New Guidelines Set for CPR

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The American Heart Association issued new guidelines for cardiopulmonary resuscitation (CPR) on Monday, recommending that chest compressions be the first step when reviving victims of sudden cardiac arrest.

The old guidelines, instituted in 1966, stipulated that rescue breathing, more commonly referred to as “mouth-to-mouth,” precede the chest pumping.

“For more than 40 years, CPR training has instructed people to open a victim’s airway by tilting their head back, pinching the nose and breathing into the victim’s mouth, and only then giving chest compressions,” Michael Sayre, M.D., co-author of the guidelines and chairman of the American Heart Association’s Emergency Cardiovascular Care (ECC) Committee, said in a press release. “This approach was causing significant delays in starting chest compressions, which are essential for keeping oxygen-rich blood circulating through the body.

The amendment was finalized after research showed that bystanders were more likely to perform compression-only CPR on strangers and that it works better than conventional CPR.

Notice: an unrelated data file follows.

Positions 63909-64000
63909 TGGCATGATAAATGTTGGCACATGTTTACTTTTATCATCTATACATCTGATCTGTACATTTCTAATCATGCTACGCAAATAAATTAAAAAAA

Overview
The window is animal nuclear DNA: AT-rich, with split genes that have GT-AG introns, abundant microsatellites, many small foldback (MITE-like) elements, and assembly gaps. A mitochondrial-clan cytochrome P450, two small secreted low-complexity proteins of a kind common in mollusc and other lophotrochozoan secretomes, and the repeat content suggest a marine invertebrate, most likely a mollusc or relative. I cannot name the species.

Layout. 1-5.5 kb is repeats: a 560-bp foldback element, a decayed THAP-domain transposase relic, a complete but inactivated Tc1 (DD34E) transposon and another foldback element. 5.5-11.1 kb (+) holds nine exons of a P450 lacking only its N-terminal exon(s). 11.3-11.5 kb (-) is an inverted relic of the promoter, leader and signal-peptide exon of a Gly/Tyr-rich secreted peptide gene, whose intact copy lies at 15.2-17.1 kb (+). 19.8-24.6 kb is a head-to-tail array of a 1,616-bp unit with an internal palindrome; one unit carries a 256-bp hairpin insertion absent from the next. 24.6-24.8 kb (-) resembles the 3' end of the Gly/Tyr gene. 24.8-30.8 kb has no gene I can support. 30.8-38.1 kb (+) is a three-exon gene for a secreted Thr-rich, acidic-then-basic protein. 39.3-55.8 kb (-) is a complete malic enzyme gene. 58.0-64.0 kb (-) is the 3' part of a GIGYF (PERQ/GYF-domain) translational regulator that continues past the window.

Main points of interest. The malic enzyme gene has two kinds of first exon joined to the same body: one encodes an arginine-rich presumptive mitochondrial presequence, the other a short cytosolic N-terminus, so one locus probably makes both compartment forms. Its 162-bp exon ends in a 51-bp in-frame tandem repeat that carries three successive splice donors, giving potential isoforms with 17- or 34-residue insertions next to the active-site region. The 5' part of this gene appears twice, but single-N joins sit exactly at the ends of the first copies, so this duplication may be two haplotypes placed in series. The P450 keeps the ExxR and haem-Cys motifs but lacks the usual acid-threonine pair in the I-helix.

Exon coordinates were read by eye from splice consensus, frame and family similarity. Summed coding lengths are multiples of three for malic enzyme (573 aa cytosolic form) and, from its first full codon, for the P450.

According to  USA Today, a study published in The Journal of the American Medical Association in October found that bystanders who applied hands-only CPR were able to boost survival to 34% from 18% for those who got conventional CPR or none at all. Additionally, the percentage of people willing to provide CPR rose from 28% in 2005 to 40% in 2009.

Since 2008, the AHA has recommended that untrained bystanders use Hands-Only CPR — CPR without breaths — for an adult victim who suddenly collapses.

“The steps to Hands-Only CPR are simple: Call 9-1-1 and push hard and fast on the center of the chest until professional help or an AED arrives,” the AHA explained in its press release.

The change in the CPR sequence applies to adults, children and infants. However, rescue breathing is still recommended for infants and anyone whose cardiac arrest has been caused by oxygen deprivation.

Other recommendations, based mainly on research published since the last AHA resuscitation guidelines in 2005, include increasing the rate of compressions to at least 100 times a minute and pushing deeper on the chest, compressing at least two inches in adults and children and 1.5 inches in infants. Rescuers should also avoid leaning on the chest to allow it to contract and expand.

Those interested in a full tutorial can view this video on AHA’s website.

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